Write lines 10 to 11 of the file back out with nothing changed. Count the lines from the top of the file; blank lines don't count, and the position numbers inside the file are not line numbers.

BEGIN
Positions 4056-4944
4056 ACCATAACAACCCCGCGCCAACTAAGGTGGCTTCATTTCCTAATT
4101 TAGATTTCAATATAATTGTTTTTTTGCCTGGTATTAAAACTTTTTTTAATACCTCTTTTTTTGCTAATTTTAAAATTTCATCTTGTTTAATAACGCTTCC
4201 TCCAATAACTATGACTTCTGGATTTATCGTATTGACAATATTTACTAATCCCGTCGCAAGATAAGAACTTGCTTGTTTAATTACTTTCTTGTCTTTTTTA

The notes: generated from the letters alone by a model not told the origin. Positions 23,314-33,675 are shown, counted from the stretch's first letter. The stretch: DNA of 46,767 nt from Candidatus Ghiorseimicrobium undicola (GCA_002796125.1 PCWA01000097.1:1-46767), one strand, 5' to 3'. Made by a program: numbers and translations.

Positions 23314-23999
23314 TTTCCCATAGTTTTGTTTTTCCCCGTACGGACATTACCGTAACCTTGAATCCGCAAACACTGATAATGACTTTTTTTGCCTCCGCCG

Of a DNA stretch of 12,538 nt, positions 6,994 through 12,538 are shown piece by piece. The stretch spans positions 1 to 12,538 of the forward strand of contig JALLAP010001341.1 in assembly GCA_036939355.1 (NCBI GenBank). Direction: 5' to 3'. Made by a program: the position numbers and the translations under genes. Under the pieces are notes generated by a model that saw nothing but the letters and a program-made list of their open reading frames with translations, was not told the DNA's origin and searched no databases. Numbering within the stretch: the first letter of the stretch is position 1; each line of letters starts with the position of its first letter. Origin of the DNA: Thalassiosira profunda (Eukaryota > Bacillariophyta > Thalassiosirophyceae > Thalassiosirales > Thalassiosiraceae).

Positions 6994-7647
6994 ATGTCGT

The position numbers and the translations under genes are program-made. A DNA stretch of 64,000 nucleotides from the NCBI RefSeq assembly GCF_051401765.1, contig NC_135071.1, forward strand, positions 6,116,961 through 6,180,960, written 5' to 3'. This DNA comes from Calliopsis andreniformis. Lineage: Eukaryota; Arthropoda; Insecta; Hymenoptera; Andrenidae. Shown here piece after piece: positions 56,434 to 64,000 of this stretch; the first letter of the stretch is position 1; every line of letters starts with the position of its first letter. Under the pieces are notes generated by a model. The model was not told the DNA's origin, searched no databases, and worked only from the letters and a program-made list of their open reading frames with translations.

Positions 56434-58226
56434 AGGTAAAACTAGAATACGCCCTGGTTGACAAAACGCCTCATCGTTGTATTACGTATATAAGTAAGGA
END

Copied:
6994 ATGTCGT

The position numbers and the translations under genes are program-made. A DNA stretch of 64,000 nucleotides from the NCBI RefSeq assembly GCF_051401765.1, contig NC_135071.1, forward strand, positions 6,116,961 through 6,180,960, written 5' to 3'. This DNA comes from Calliopsis andreniformis. Lineage: Eukaryota; Arthropoda; Insecta; Hymenoptera; Andrenidae. Shown here piece after piece: positions 56,434 to 64,000 of this stretch; the first letter of the stretch is position 1; every line of letters starts with the position of its first letter. Under the pieces are notes generated by a model. The model was not told the DNA's origin, searched no databases, and worked only from the letters and a program-made list of their open reading frames with translations.